Arts & Culture

Fondazione Luigi Rovati, where Milan meets Etruria

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The long, straight road that goes from Piazza San Babila to Porta Venezia is one of the most chaotic in Milan. Cars move in all directions, bicycles make their way through traffic, while people observe the fashionable shops that constellate the area. It can be an overwhelming sensory experience, especially during the weekend, when the shopping district is a standard destination. And yet, as it often occurs in these boisterous places, there is an oasis that brings peace to mind. One, in particular, was opened a few months ago and offers comfort from the hectic rhythms of this city. 

The Fondazione Luigi Rovati, located where Corso Venezia converges to the homonymous Porta, is named in honor of Luigi Rovati, a renowned doctor and researcher. He was the founder of Rotta Research Laboratorium in 1961, that soon became a reference point in the growing landscape of Italian pharmaceutical companies and was conferred the highest Italian civil awards. Yet, Professor Rovati had interests that spanned well beyond pharmaceuticals, and was particularly fascinated by the connection between history and art. The Foundation is indeed a powerful testimony to this passion.  

The building that hosts the Foundation is very subtle: it does not give way to excesses but is nonetheless quite visible to the attentive eye. As Armani would have it, it is not “noticed but it is remembered.” Once inside, the ground floor hosts a superbly furnished bookshop and a help desk, with large panes that lead into a small but spruce garden. In the garden, a little dépendence allows visitors to learn more about the story of Professor Rovati and the Foundation. The actual visit begins by following the stairs that lead, metaphorically, into the “underworld.” 

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It is quite well-fitting that this part of the permanent exhibition at the Foundation is below the ground, because it features an exquisite collection of Etruscan art. Indeed, the epitome of Etruscan craft can be found in the center of Italy, where it is possible to visit the necropolis, which features some of the most spectacular tombs of antiquity. The Fondazione Rovati is the ideal place to delve into this fascinating culture without leaving Milan.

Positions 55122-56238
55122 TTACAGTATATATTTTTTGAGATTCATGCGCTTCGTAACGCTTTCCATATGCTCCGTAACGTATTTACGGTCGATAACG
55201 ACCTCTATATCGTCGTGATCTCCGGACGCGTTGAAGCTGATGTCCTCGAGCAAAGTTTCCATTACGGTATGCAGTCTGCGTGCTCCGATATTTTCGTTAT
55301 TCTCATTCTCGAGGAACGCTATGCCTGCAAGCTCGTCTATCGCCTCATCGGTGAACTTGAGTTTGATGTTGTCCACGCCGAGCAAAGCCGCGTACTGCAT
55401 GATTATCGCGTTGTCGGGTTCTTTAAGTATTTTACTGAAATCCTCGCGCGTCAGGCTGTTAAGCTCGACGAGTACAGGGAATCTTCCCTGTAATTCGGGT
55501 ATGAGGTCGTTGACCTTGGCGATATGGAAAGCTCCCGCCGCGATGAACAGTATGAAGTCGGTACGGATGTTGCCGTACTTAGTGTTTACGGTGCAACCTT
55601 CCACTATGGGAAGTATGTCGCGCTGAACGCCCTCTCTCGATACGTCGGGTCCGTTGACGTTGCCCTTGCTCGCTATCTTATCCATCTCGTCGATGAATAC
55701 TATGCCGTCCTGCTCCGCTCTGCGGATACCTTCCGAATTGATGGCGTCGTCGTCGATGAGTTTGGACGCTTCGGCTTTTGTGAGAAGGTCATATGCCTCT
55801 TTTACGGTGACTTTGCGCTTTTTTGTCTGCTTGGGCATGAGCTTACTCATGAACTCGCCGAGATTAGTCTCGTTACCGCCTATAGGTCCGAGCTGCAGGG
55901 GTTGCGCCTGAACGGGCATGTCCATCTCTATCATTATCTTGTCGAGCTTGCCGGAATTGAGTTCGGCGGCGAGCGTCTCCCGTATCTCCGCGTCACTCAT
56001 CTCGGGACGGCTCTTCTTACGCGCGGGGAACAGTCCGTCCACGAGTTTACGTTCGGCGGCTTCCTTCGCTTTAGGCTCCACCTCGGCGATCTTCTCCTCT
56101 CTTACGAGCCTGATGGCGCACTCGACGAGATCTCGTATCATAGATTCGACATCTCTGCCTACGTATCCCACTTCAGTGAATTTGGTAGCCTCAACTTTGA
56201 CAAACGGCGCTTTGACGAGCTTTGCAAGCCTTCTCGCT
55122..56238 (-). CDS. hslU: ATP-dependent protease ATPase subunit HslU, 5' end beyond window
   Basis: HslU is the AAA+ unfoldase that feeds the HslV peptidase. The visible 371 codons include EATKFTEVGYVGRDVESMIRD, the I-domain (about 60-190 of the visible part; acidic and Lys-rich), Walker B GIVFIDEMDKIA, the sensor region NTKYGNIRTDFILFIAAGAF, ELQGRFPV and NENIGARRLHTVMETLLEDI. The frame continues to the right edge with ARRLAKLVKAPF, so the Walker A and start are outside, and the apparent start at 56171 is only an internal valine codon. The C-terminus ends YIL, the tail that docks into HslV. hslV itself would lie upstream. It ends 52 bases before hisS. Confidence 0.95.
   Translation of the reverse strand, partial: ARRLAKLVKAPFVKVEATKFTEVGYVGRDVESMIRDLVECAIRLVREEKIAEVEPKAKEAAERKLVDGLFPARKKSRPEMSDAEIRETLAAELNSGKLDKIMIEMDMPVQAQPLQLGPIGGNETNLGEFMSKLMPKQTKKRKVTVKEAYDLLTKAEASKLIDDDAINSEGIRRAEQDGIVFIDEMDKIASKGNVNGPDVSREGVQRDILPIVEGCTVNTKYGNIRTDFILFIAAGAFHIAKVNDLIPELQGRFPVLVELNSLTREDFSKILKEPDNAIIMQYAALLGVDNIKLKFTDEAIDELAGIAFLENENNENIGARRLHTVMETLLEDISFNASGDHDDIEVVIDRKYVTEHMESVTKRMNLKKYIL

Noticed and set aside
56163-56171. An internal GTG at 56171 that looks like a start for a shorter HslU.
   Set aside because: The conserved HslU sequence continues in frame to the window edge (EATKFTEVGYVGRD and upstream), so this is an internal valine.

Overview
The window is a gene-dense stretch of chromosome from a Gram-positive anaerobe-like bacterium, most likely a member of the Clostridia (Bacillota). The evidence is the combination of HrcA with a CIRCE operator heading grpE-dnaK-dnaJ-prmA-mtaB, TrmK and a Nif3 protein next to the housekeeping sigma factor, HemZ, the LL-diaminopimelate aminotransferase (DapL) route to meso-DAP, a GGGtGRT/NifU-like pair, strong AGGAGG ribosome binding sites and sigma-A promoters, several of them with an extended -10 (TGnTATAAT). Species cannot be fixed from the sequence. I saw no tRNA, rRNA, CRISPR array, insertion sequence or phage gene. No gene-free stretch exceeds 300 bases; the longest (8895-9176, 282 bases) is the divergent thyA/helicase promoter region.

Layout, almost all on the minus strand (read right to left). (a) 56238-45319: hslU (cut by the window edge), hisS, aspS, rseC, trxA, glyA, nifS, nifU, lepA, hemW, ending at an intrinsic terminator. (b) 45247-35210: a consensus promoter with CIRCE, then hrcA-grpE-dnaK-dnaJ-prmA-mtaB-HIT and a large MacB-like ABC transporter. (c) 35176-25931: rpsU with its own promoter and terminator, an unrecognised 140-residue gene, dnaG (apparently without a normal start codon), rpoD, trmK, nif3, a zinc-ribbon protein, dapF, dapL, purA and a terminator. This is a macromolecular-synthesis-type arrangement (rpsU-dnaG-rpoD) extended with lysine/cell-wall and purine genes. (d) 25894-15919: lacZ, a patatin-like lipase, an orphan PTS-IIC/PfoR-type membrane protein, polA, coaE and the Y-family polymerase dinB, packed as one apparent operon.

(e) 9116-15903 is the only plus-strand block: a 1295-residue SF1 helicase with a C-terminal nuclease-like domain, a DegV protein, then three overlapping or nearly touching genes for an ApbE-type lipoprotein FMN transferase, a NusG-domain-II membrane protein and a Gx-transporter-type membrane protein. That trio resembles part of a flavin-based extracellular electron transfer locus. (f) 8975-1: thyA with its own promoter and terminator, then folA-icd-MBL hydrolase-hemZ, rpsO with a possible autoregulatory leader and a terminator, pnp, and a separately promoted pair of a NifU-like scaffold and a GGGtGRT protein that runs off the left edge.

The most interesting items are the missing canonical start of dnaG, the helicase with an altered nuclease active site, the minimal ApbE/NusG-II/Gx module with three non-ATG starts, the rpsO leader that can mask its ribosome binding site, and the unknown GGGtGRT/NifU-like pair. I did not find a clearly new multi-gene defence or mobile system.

In the dimly lit room, the pieces stand out against the surroundings, while the ground is illuminated with a map of the cradle of Etruscan civilization, at the border between Lazio and Tuscany. Each a few meters apart, there are large display cabinets that resemble shrines and hold vases, everyday objects, or even canopic jars from the Etruscan era. One jar from the 7th century BC is especially striking because of its anthropomorphic features, which give the otherwise aloof canopic urn an eerily human resemblance. Amid works that are millennia old, visitors may be baffled to see precious works from Andy Warhol and Arturo Martini, who had also experimented, in their vast production, with Etruscan art.  

The tone changes radically when moving to the first floor. The white walls project light everywhere, and windows, that were absent in the Etruscan “underworld,” are in every room. Here, too, juxtapositions prevail: very colorful, contemporary art shares space with sober vases. The pavements, ceilings and furniture have remained unaltered, but have benefited from new additions that create a dialogue between epochs. A room is entirely dedicated to temporary exhibits and highlights talent from emergent and recognized artists alike.  

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The central location and tranquility make the Fondazione Luigi Rovati the ideal place to flee the stresses of modernity, whether it is for a relaxing Sunday afternoon or to get some air after a day in the Bocconi library. If it were not enough, a Michelin-rated restaurant is inside the building and the Indro Montanelli Park on the other side of the road. Hard not to stop by.  

Author profile

I was born in Rome, Italy, and I have studied at an international school. I use photography and writing since childhood to try to seize the beauty around me. I am currently enrolled in Economic and Social Sciences at Bocconi.

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